Not long ago, we lived in the information age. Now, we're in the information management age. There's no shortage of information. What there is a shortage of, is the ability to absorb all this information, and to package it in a digestible, usable form in support of effective, timely decisions.

As a market oriented manager, chances are that one of your key service points is this tailored management of information. Your constituents (parents, students, alumni, and faculty) now have, courtesy of the wired world, access to countless new options by which to satisfy their information needs, and access is next to free. Parents (for example) know a lot more about options in education than they did just five years ago. As a result, they are demanding a much more active role in mapping out the future of their children's education. This, in turn, has heightened the need for an informed exchange of ideas going both ways.

You can protect and promote your market position by regularly going to your market with constituent surveys. If you don't, be assured, others will.

Here are just a few of the benefits. Check as many as apply for your school:

  • Show your constituents that you care enough to ask. You'll be impressed by the public relations value derived from merely asking.

  • Eliminate the guesswork. You may know your constituents very well. They know themselves even better. Here's their chance to tell you where they are now and where they want to be in the future.

  • Give voice to the silent majority. Regularly, you hear comments, good or bad, from a vocal minority of constituents. This is your best opportunity to learn more from everybody else.

  • Quantify your understanding of what constituents like and dislike; of what constituents value; of what constituents feel about your programs; and, of what constituents would like you to do for them in the future.

  • Differentiate constituents by satisfaction ratings; by attitudinal measures; by what they value; and, by demographics.

  • Dissect your organization. Learn which specific elements of what you do are the most important determinants of satisfaction. These key factors separate your successes from your failures.

  • Efficiently allocate scarce and diminishing resources. With a survey, you'll know where you're doing well and where you need attention. You'll be well poised to apply time, energy, and dollars in areas most likely to yield the greatest improvements in overall satisfaction next year.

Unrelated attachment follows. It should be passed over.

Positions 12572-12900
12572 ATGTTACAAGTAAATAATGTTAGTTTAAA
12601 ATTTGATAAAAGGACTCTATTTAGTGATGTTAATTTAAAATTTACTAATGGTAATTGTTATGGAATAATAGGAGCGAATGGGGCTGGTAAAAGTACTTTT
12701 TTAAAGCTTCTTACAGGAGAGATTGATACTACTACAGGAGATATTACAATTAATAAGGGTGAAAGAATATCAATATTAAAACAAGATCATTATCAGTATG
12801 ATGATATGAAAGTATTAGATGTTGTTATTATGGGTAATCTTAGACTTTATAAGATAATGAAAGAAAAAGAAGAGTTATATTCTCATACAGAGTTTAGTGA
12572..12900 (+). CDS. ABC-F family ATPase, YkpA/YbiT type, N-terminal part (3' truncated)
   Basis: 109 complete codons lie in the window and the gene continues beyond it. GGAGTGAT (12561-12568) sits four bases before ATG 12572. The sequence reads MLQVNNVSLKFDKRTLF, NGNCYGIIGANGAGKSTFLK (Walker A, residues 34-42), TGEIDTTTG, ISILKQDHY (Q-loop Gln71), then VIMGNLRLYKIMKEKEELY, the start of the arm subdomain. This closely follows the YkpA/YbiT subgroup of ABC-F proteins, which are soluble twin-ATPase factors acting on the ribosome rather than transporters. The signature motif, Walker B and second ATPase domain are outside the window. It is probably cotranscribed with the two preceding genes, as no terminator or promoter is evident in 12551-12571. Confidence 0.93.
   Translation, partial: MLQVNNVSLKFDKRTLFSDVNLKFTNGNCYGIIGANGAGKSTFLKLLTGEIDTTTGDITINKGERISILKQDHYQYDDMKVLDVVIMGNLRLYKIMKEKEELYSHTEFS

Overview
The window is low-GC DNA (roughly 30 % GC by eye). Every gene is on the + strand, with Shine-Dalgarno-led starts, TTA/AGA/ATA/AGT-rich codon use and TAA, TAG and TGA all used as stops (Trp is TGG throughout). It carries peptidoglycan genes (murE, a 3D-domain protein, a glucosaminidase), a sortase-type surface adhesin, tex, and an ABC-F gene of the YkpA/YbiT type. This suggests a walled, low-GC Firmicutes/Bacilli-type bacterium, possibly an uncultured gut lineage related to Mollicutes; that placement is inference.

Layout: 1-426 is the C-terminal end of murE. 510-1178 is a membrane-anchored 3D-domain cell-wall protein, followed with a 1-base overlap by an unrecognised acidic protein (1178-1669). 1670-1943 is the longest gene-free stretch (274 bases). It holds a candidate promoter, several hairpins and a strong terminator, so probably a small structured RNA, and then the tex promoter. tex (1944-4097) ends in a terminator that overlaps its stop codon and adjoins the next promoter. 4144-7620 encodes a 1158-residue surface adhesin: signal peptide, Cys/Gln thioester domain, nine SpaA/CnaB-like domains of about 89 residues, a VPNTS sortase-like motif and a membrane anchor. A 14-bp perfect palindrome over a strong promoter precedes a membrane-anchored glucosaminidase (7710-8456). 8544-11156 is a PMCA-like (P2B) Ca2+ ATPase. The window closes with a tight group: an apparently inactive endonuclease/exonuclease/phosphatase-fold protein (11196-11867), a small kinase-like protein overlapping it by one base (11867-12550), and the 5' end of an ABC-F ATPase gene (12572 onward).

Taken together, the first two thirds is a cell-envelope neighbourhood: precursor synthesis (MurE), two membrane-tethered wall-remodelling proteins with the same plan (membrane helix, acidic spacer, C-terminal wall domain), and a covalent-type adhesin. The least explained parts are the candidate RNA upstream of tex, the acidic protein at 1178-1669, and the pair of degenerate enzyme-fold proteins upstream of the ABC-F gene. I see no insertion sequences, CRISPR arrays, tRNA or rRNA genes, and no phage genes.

• The bottom line. All the number-crunchers in the world can slice and dice the cost side of your operating statement until there are no operations left. But it's constituent satisfaction that drives the top line. And the top line is the most important driver of the bottom line. By conducting a survey of constituent satisfaction, you're investing in a better understanding of what drives your business.

  • Commit to continuous improvement. "If you can't measure it, you can't manage it!" If you can measure it, however, you'll have a benchmark against which all future progress, gains and losses, can be compared.

  • Follow a constantly moving target. There isn't a market today without exposure to change. A regular cycle of constituent surveys gives you the timely intellectual capital with which to anticipate this change. Be able to stop and turn on a dime. Build and sustain competitive advantage.

  • Take your mandate from the market. Heated debates on program offerings are quickly concluded when you can drop a survey report on the boardroom table and declare, "I hear what you're saying, but that's not what our constituents are telling us."

  • You win either way. If, by doing a constituent satisfaction survey, you find that your constituents love everything you're doing for them, tell the world, year after year. On the other hand, if there's a key area in need of improvement, you need to know about it now.

Notebook and Pen

Commentary

Featured Posts

Read the President's Latest Commentary: "I Have Questions About Education"